[Ip-health] Op-ed on Overhauling Australia's Pharmaceutical Benefits Scheme
Mon Jan 9 13:03:02 2006
Let's overhaul the Pharmaceutical Benefits Scheme
Andrew Laming (Member of Parliament)
Op-ed published in the Australian
January 10, 2006
SUPPLYING Australians with the medications they need through the
Pharmaceutical Benefits Scheme is a $6 billion industry, bounded only by
government's ability to pay for new discoveries. The PBS has served us
well, saving lives and delivering medications to slow down preventable
diseases such as high cholesterol and blood pressure. But paying for the
high-cost tailored drugs of the future will be an even greater test.
Threat now brings opportunity. Expiring drug patents herald ultra-cheap
generic medications, offering billion-dollar savings to the PBS. But
unlike the rest of the world, our flawed drug purchasing system removes
the incentive for generics to compete on price. That means we pay
$800million too much for plain-label medications each year, which
undermines access to the breakthrough cures enjoyed by other economies.
Alphapharm and Sigma Arrow control 86 per cent of Australia's generic
market. Without research and development costs to recoup, the big two
get top dollar from the PBS, then hand 30per cent to 70 per cent to
pharmacists as loyalty discounts. Pharmacists find it too risky, too
complex and too costly to break these cosy deals and hunt for cheaper
Once top-secret, last month's Pharmacy Guild Newsletter confirmed that
discounting to pharmacists occurs. Worse, pharmacists holding shares in
generic firms have a conflict of interest in retaining the loophole.
Those supporting the status quo either use selective figures to deny PBS
growth rates, or claim that an end to discounting will spell financial
ruin and allow Asian generic firms to overrun the locals.
Securing the next generation of innovative medications needs action now.
The common denominator of reform is a tender process.
When a patent expires, a competitive process between manufacturers
should set the government price for that class (a group of drugs
treating similar diseases).
That leaves three options for patent-protected medications: exclusive
tendering (the New Zealand model, where all but the cheapest offer is
excluded from the market), non-exclusive submissions (where the lowest
offer sets the government purchasing price, but all brands can remain in
the market) and delinking (where genuinely innovative lines retain their
At the heart of the debate is price referencing, a system of setting
prices for new innovations according to the health outcome. Where
competition is absent, price referencing sets fair prices for innovators
in areas such as pharmaceuticals, prostheses and medical appliances. As
a rule of thumb, new treatments that offer an extra year of healthy life
for less than $45,000 are deemed cost-effective. Setting such a
benchmark prevents government and monopoly providers from getting too
greedy with prices.
With the global pharmaceutical sector fast differentiating into two
radically different markets, the challenge is to determine when new
drugs deserve innovation prices and when they should be subject to
generic prices. On the one hand, revolutionary treatments change lives
and cost billions of dollars. Government is to blame, not pharmaceutical
companies, when globally available cures for terminal cancer or severe
rheumatoid arthritis are delayed. In contrast, market forces deliver
commodities such as generic medications at prices that are just a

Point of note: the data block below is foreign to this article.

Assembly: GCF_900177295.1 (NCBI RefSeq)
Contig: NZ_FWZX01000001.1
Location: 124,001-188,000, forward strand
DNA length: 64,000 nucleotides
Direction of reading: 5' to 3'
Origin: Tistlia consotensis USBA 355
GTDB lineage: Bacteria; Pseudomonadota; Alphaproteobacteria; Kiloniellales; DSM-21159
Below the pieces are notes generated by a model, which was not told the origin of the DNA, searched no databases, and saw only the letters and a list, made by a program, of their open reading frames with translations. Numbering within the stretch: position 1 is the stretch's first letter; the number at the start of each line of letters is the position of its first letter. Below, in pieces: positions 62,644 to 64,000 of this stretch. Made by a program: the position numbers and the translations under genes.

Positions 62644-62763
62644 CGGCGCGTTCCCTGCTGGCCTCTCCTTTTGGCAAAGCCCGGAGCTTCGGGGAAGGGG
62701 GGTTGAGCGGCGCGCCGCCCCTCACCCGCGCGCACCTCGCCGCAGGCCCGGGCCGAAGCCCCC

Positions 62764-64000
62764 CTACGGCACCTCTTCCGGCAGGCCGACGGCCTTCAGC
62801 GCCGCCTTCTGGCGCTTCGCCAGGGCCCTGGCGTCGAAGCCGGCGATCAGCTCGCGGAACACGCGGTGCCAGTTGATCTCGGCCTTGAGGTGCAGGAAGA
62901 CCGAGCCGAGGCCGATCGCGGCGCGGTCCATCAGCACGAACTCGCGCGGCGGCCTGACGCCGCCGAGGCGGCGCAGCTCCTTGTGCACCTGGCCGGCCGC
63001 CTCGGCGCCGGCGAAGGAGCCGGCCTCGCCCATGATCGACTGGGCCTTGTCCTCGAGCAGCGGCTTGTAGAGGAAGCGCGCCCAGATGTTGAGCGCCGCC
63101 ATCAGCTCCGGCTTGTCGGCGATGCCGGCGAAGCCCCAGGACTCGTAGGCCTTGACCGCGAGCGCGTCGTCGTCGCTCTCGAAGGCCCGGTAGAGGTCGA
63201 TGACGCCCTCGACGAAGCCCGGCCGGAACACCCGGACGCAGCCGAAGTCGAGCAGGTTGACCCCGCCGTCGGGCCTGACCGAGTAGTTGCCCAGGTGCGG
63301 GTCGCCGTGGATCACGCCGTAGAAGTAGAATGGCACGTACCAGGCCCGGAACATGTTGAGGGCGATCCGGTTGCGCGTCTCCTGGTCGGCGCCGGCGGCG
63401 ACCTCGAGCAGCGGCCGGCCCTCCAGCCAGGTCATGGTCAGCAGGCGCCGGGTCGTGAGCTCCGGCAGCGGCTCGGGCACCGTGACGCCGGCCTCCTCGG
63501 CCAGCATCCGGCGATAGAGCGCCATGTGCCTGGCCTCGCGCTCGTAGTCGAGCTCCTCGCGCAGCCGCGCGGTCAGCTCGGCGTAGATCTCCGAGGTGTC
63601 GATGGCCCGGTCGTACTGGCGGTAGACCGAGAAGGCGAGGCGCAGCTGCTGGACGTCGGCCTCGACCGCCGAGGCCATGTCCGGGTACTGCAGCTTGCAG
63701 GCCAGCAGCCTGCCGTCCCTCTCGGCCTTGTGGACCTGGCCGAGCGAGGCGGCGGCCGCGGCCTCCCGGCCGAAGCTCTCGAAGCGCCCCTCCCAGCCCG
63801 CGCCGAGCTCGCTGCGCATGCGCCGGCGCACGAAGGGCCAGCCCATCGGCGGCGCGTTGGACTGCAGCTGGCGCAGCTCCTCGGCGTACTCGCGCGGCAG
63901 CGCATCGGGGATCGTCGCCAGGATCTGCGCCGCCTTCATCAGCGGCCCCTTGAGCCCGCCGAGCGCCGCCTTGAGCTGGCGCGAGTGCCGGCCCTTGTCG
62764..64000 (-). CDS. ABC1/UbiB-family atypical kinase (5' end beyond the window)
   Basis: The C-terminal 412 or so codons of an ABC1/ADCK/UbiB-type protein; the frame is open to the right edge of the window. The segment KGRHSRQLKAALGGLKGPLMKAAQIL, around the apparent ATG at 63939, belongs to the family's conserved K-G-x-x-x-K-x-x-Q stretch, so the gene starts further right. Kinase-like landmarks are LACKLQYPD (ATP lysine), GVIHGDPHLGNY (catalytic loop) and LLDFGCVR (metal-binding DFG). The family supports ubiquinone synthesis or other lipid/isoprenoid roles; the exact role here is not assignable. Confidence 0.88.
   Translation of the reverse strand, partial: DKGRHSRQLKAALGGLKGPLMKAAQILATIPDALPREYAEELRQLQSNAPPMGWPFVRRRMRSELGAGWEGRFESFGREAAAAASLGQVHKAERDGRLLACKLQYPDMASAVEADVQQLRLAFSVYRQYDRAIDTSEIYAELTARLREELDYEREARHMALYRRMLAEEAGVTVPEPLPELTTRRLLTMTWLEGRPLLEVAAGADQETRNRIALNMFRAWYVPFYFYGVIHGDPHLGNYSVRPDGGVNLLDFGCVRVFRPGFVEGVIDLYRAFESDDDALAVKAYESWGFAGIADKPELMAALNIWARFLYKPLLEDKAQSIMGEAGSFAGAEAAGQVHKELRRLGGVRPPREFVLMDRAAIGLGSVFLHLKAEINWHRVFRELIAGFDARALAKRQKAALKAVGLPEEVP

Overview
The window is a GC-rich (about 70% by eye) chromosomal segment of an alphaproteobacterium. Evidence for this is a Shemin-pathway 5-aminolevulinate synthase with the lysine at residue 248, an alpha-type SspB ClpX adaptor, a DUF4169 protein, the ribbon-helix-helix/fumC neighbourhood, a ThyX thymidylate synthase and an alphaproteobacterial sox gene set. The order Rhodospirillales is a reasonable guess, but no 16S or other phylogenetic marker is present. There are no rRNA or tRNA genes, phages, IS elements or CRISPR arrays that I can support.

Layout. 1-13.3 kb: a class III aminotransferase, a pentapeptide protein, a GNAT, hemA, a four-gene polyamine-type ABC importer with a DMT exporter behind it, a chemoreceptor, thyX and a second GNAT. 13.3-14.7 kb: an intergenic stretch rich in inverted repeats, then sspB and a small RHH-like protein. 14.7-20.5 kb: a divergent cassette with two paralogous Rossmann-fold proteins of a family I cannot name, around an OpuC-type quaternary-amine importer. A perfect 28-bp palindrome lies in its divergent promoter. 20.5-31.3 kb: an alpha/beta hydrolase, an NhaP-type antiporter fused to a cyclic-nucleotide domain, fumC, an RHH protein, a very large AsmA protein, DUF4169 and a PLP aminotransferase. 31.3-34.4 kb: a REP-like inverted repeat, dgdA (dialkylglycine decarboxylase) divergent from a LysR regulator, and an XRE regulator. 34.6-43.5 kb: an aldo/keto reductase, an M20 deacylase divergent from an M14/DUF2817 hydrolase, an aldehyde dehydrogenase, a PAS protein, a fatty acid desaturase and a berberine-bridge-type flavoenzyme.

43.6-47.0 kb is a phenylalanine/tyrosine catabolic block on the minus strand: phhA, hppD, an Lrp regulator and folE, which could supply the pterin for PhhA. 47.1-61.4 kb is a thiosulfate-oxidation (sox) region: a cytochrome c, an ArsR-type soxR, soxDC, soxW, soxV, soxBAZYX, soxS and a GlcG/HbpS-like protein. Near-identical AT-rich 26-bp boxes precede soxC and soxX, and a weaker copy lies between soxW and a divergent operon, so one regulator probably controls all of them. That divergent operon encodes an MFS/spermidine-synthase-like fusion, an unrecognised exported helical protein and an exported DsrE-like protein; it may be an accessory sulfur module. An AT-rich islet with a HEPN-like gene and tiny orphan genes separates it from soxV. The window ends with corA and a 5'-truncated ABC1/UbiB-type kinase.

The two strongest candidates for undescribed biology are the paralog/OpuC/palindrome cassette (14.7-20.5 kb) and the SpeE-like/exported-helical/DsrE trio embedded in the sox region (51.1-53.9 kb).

fraction of what would be commensurate with the health benefits they
offer, effectively undermining the price referencing process. Clearly,
no single system works flawlessly in both situations.
The answer is a PBS that responds to this diverging market. Truly
innovative cures should be price referenced against innovation in other
classes, rather than against generics. This ensures allocative equity
between drug classes, fair prices for breakthroughs and secures the best
treatments on time for Australian patients.
However, where innovation has moved less than 10 per cent over a patent
period, it makes sense for generics, when available, to set PBS prices.
This frees up resources for innovation and prevents "me-too" medications
extending patents and high prices for minimal health gains. Competitors
would have to match generic prices, apply a brand premium or leave the
Australia's pharmaceutical advisory committee would determine degree of
innovation at the end of patent periods when adequate clinical
information was available. In this blended purchasing system, genuinely
innovative products are rewarded while market forces set generic
medication prices. New Zealand's model offering sole-provider status to
the lowest bidder is suited only to small economies and in medication
classes where innovation is all but absent.
Beyond pricing, greater generic use frees up government resources for
innovation. Where a generic is available and the clinical outcome is
equivalent, patients must be rewarded with co-payment reductions to
increase the generic sector to about 50 per cent of PBS market share,
similar to other economies. Such a move could double the projected $400
million annual savings from tendering and free up resources for the
breakthrough drugs of tomorrow.
Overpriced generic medications aggravate PBS growth and indirectly delay
innovative life-saving medications. That is why Australia is best served
by competitive generic price offerings to the PBS and a class-by-class
pricing system for patented drugs that rewards genuine innovation.
Together with co-payment discounts for patients who choose generics,
such a system balances market forces with rewarding the cures of
tomorrow. That is the right mix for the future of our PBS.
Andrew Laming is a Liberal member of parliament
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